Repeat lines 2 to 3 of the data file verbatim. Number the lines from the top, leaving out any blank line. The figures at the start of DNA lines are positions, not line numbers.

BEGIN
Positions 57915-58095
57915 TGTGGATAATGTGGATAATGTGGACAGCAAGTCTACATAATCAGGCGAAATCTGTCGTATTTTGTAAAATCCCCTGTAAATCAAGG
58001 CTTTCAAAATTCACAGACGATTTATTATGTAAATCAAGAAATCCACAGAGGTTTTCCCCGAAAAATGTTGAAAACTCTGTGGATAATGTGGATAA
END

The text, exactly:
57915 TGTGGATAATGTGGATAATGTGGACAGCAAGTCTACATAATCAGGCGAAATCTGTCGTATTTTGTAAAATCCCCTGTAAATCAAGG
58001 CTTTCAAAATTCACAGACGATTTATTATGTAAATCAAGAAATCCACAGAGGTTTTCCCCGAAAAATGTTGAAAACTCTGTGGATAATGTGGATAA